Postpartum depression is treated much like any other depression. Counseling (“talk therapy”) and medication can help. Talk with your doctor about what treatment is best for you.

In addition to counseling and/or medication, it is very important for a women to get more support from family or friends.

It is important to talk to your doctor about taking any medication while you are breastfeeding. Your doctor can decide which medication you can use while nursing your baby.

If you have given birth recently and are feeling sad, blue, anxious, irritable, tired or have any of the other symptoms of postpartum depression, remember that many other women have had the same experience. You’re not “losing your mind” or “going crazy” and you shouldn’t feel that you just have to suffer through. Here are some things you can do that other mothers with postpartum depression have found helpful:

  • Find someone you feel comfortable talking to tell that person about your feelings.
  • Get in touch with people who can help you with child care, household chores and errands. This social support network will help you find time for yourself so you can rest.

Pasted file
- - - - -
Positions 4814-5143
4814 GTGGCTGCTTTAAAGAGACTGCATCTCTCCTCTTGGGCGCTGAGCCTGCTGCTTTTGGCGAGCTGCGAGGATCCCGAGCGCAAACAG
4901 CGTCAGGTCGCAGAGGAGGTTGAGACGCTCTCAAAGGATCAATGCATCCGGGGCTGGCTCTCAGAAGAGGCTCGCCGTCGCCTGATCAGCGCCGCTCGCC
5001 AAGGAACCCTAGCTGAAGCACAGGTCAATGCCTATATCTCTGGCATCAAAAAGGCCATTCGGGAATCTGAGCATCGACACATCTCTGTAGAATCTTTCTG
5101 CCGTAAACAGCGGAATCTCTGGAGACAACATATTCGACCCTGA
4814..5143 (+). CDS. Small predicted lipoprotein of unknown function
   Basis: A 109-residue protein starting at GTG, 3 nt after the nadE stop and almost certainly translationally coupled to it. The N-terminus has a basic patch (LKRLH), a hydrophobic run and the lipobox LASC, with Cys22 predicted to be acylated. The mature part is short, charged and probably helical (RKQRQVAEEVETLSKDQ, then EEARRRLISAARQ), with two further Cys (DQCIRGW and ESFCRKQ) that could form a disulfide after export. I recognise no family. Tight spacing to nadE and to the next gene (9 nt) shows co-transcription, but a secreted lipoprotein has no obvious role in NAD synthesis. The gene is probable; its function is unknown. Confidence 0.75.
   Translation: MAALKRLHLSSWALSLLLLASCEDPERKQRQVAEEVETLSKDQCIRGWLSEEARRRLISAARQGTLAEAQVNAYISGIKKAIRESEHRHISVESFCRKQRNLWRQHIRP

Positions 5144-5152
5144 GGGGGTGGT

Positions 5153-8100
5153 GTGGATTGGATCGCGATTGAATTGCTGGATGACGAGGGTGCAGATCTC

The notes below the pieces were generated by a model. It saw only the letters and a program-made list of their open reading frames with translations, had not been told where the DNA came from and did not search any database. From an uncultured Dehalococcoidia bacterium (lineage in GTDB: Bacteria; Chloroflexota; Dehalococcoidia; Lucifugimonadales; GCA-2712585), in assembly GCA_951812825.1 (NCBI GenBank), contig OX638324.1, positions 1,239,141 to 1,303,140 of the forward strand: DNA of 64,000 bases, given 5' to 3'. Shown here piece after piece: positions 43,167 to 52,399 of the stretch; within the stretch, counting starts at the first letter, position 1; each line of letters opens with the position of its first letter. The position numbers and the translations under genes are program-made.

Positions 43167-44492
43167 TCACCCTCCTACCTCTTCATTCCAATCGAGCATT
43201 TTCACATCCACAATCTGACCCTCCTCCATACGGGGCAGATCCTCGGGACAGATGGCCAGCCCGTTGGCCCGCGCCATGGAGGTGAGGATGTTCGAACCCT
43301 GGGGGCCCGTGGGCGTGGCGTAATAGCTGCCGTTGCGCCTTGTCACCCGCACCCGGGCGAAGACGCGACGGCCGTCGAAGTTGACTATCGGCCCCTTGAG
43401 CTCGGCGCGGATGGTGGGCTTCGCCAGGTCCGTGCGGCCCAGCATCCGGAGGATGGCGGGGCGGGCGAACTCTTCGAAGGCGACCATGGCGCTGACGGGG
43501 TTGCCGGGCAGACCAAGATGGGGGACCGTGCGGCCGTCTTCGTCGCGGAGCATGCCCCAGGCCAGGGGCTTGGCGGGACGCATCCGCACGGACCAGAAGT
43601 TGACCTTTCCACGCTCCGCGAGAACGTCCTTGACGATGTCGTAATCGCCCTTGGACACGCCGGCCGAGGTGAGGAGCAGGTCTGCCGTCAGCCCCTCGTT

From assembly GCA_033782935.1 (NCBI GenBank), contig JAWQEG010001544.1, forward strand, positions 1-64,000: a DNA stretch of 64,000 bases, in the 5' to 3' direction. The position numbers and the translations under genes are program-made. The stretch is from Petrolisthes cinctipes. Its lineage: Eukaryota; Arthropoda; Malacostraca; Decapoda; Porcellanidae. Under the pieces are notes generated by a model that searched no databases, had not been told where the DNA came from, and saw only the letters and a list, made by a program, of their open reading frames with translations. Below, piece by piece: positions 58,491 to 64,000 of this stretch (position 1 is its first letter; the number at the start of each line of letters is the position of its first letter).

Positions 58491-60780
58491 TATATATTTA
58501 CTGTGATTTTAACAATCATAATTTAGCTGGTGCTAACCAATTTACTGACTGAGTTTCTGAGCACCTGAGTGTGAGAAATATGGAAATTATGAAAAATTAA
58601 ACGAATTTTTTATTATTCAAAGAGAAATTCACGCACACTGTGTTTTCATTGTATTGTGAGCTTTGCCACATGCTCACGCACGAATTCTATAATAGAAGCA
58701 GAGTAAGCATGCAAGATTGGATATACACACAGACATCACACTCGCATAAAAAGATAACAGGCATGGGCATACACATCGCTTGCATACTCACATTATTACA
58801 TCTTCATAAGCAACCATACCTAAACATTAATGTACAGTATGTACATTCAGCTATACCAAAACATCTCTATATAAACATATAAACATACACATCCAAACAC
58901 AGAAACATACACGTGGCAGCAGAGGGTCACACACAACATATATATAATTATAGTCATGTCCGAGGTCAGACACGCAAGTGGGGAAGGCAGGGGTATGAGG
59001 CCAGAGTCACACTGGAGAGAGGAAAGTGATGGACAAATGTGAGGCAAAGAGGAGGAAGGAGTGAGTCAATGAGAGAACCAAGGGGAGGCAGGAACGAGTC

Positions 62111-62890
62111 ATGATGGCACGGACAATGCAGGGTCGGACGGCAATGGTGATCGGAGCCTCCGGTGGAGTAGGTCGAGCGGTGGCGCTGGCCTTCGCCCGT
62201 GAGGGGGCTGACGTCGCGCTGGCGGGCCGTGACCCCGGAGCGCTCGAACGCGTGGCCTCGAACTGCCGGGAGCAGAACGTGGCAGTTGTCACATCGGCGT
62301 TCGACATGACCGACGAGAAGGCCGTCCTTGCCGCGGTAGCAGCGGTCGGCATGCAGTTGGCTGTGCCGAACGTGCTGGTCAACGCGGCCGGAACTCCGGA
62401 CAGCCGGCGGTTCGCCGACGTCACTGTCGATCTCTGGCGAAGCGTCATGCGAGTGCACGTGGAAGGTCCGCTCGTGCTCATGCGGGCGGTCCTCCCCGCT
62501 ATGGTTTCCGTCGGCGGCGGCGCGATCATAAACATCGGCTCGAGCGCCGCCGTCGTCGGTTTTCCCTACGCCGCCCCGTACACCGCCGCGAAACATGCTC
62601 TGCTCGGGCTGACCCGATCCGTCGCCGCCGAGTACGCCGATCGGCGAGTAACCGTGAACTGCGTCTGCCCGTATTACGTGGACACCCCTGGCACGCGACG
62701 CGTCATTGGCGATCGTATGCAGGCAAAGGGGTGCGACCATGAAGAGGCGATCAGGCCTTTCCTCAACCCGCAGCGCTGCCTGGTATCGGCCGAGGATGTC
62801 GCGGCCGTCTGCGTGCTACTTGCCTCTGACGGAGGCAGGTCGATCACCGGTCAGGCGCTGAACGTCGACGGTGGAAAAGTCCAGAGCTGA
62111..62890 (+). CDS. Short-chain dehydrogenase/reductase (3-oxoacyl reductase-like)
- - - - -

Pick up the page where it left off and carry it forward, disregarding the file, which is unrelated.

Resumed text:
• Find time to do something for yourself, even if it’s only 15 minutes a day. Try reading, exercising (walking is great for your health and is easy to do), taking a bath or meditating.
  • Keep a diary. Every day, write down your emotions and feelings. This is a way to let out your thoughts and frustrations. Once you begin to feel better, you can go back and reread your diary. This will help you see how much better you are.
  • Even if you can only get one thing done on any given day, remember that this is a step in the right direction. There may be days when you can’t get anything done, but try not to get angry with yourself when this happens.
  • Remind yourself that it’s okay to feel overwhelmed. Childbirth brings many changes and parenting is challenging.
  • You’re not expected to be a “supermom.” Be honest about how much you can do, and ask other people to help you when you need it.

In rare cases, a woman may develop postpartum psychosis. This is not an extreme form of postpartum depression, this is an extremely serious disorder and considered a psychiatric emergency. Women who have a history of bipolar disorder have an increased risk of developing postpartum psychosis. Symptoms of postpartum psychosis include:

  • Extreme cognitive disorganization
  • Bizarre behavior
  • Unusual hallucinations or delusions
  • Confusion
  • Paranoia
  • Extreme mood swings
  • These symptoms may come and go quickly

Women experiencing any of these symptoms should call 911 or go to the nearest emergency room immediately.